Over my career I have seen countless women who have been back to Slimming World countless times. This is not a coincidence that it fails so many, and sadly yo-yoing in weight has been shown to put our health at risk, in itself so it is not ok that slimming clubs will welcome back repeated dieters with their big promises.

However, the marketing is very convincing and its no wonder it pulls people in, time and time again. This has prompted me to go behind the scenes of some of the Slimming World statements and tell you what I think you need to know.


“We’ll motivate and inspire you all the way to your dream weight”.

Dream weight gives the impression that you do get to pick the weight you want to be and that if you don’t achieve it the only thing holding you back is, well, you.

Let’s just unpick that for a second.

Weight is not something we have complete control over.

We do get control over what we put in our mouth, but this is driven by many subconscious processes beyond our human control. Take the milkshake experiment for example, in which one group were told the milkshake was low calorie, and the other were told it was high calorie, when in actual fact in contained the same number of calories for both groups.

In the group told it was low calorie, there was a 3-fold increase in their ghrelin production (our hunger hormone). So, the brain had processed it was supposedly ‘low calorie’ and already started to put in place physiological processes to encourage the person to consume more. That’s not conscious stuff is it! The brain is trained to predict stuff and act accordingly – it’s in our best interests for survival.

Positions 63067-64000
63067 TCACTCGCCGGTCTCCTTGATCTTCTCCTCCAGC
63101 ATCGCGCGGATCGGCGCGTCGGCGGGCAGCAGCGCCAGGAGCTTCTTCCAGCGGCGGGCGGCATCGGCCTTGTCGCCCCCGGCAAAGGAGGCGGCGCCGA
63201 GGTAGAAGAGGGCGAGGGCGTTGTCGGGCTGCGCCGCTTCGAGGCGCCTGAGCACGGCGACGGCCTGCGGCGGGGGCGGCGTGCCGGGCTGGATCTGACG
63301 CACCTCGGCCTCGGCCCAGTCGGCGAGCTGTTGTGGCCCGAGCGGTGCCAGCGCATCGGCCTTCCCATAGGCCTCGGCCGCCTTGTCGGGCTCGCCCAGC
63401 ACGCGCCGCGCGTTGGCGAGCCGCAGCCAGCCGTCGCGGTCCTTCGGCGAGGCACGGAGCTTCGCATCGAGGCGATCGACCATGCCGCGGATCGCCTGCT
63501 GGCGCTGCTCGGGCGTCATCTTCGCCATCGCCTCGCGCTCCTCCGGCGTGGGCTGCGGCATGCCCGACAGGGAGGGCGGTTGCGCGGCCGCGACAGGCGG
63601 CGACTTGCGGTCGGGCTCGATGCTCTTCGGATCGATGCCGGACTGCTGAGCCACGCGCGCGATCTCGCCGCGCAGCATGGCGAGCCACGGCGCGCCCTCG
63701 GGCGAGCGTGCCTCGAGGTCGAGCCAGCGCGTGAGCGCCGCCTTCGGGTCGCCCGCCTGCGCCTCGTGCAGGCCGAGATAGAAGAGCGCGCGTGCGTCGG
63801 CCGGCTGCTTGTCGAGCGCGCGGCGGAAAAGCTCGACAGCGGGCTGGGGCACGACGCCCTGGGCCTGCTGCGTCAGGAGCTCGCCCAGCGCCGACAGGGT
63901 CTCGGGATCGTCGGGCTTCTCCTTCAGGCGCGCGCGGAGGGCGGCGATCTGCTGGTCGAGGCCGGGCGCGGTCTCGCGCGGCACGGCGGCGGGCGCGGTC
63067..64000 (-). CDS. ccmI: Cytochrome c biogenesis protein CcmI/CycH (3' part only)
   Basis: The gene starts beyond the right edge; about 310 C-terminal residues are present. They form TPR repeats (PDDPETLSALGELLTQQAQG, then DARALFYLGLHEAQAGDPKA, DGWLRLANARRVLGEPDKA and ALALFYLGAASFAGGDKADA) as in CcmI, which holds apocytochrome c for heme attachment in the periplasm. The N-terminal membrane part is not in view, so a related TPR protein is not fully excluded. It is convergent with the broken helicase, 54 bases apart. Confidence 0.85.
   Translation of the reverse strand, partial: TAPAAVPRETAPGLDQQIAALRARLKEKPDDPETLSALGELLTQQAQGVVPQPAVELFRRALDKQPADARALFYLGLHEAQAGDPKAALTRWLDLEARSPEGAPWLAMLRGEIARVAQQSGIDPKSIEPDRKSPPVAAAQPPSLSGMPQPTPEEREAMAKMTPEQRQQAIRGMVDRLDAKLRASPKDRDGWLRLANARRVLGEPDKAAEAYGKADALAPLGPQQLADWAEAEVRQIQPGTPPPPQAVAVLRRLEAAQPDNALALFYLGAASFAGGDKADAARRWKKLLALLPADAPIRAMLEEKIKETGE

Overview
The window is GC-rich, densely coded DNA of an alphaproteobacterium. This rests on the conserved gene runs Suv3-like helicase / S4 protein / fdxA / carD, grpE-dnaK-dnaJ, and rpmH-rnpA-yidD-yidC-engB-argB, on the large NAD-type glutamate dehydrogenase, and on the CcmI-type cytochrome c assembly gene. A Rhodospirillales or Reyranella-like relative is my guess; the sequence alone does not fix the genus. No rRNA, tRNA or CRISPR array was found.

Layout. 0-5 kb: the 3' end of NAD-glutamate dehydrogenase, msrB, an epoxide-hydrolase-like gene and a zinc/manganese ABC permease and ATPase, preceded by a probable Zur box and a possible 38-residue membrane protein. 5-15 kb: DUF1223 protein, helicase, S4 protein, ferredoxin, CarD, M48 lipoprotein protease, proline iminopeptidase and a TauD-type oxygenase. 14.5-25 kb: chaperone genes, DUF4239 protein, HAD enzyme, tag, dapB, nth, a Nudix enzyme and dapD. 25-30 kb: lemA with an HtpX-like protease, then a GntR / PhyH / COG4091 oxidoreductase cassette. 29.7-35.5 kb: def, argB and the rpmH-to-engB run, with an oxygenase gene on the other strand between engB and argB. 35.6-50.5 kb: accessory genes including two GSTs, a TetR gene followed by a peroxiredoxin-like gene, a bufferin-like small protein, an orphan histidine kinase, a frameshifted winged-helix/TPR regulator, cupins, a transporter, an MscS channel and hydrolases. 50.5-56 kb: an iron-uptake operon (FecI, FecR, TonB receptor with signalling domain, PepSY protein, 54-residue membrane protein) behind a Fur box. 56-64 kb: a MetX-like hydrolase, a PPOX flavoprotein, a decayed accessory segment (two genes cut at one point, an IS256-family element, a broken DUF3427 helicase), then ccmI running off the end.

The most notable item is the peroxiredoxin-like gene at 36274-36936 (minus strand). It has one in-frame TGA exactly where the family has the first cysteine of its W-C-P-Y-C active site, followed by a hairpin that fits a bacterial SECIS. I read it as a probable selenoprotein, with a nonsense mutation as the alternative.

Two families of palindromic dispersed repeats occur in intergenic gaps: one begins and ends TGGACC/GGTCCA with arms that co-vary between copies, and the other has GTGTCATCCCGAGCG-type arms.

This isn’t going to be fixed with “fool proof plans and an understanding of your own danger zones”.

Consider this:

  1. You get to decide how much you want to drink, but you don’t get control over how much urine you produce.
  2. You get to decide if you’re hot or cold and take off a jumper for example. You don’t get to control how much you sweat.
  3. You get to decide how much you want to eat, but you don’t get control over what your body weight ultimately is.

These are ALL examples of body functions that are tightly controlled by hormones and self-regulating systems. Number’s one and two we just trust and probably don’t even give it much thought. The last unfortunately, is a little more complex, especially with the emotional connection we have with food serving as a catalyst for self-loathing in the face of diet culture.

Anyway, back to the leaflet…

“…and that moment of empowering accountability when you step on the scales and decide to take back control”.

Urgh, using the scales as the measure through which you’re supposedly taking back control is completely flawed.

Body weight is not a health behaviour. Health behaviours, independent of weight loss have the power to improve your health and it’s also important to note nutrition is one voice in the crowd of your overall health.

Now, back to…

‘Understand your own danger zones and make fool proof plans to overcome’.

Fact: Hunger is different for everyone. Appetite and portion sizes are different for everyone. If someone eats more and lives in a larger body size, this doesn’t make that person unhealthier.